Because of the lockdown, China transformed itself from the first COVID-19 epicenter to one of the first countries to bring the pandemic under control. As China slowly lifted the lockdown, the government switched its emphasis to economic recovery. Premier Li Keqiang announced the plan of “production recovery” in the 2020 Government Work Report in May. To address the economic challenges, the Chinese government tried to repeat the success of its COVID-19 management experience and launched two mobilization efforts. However, the two mobilization efforts, aimed at boosting consumption and reducing unemployment, have failed to recreate the success of the CCP’s COVID-19 containment measures.
The first mobilization failure occurred when the government tried to increase domestic consumption. The Chinese leadership identified boosting consumption as vital for economic recovery. Therefore, the government attempted to mobilize people to spend money by offering vouchers. This policy started as a local effort in more than 80 cities and became nationalized after receiving an endorsement from the National Development and Reform Committee, China’s highest economic planning agency. Under the program, consumers receive a price reduction if they spend money on a particular product. For example, a consumer with a voucher can receive 100 RMB off if they spend over 150 RMB in restaurants.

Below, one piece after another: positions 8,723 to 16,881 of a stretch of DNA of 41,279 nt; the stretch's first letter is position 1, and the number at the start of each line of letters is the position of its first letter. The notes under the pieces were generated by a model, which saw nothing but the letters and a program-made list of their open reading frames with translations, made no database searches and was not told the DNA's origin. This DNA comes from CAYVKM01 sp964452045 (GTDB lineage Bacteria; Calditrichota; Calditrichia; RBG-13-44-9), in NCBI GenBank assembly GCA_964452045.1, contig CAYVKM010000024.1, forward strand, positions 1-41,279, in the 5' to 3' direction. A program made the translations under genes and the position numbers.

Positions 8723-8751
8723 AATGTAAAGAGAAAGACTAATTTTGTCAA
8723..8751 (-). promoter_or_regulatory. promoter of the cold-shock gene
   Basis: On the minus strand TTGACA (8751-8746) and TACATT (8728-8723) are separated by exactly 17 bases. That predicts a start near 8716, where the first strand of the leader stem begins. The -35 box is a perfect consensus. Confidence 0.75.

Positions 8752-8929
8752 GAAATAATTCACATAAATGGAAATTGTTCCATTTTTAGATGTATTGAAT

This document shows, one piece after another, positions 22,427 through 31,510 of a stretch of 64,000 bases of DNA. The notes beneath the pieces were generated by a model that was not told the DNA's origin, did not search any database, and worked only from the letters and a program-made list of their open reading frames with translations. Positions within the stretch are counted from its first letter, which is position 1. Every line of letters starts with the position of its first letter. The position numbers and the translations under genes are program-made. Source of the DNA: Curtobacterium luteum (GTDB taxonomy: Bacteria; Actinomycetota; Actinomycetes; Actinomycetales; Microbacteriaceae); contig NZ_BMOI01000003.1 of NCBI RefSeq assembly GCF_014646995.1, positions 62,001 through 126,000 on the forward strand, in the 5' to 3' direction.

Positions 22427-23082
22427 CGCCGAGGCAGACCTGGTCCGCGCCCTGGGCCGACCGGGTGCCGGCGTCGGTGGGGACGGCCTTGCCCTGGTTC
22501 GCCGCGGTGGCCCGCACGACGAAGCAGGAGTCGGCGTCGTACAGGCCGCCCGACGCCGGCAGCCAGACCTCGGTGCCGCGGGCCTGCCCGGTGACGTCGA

However, the vouchers did not have a significant impact in boosting consumption. Many observers in China anticipated a consumption peak after the lockdown, but this peak had a minuscule impact on the Chinese economy as the service sector failed to bounce back. Restaurant income decreased by 23.9 percent and retail income decreased by 5.1 percent. Overall, the consumption growth rate decreased 20 percent in the first half of 2020; the weak consumption dragged China’s GDP down by 2.3 percent.
During the lockdown, most people lived on their savings to pay for urgent needs such as daily supplies, mortgages and loans. The lockdown drained savings; thus, Chinese families have little extra money to spend. Distributing vouchers does not solve this problem. Vouchers might provide discounts, but Chinese families who struggle through this economic crisis are determined to reduce unnecessary spending regardless of whether there is a price decrease.
The second failed mobilization aimed to put Chinese people back to work. Because of the pandemic, China’s unemployment rate rose to a historic high of 6 percent. The unemployment rate for university graduates reached 19.3 percent. In addition, more than 2.7 percent of migrant workers and 10.7 percent of service sector workers lost their jobs.
A critical part of the government’s effort to reduce unemployment was the relaxation of restrictions on street vendors. Premier Li even included this relaxation in the 2020 Government Work Report. The objective was to reduce unemployment by putting the unemployed to work as street vendors.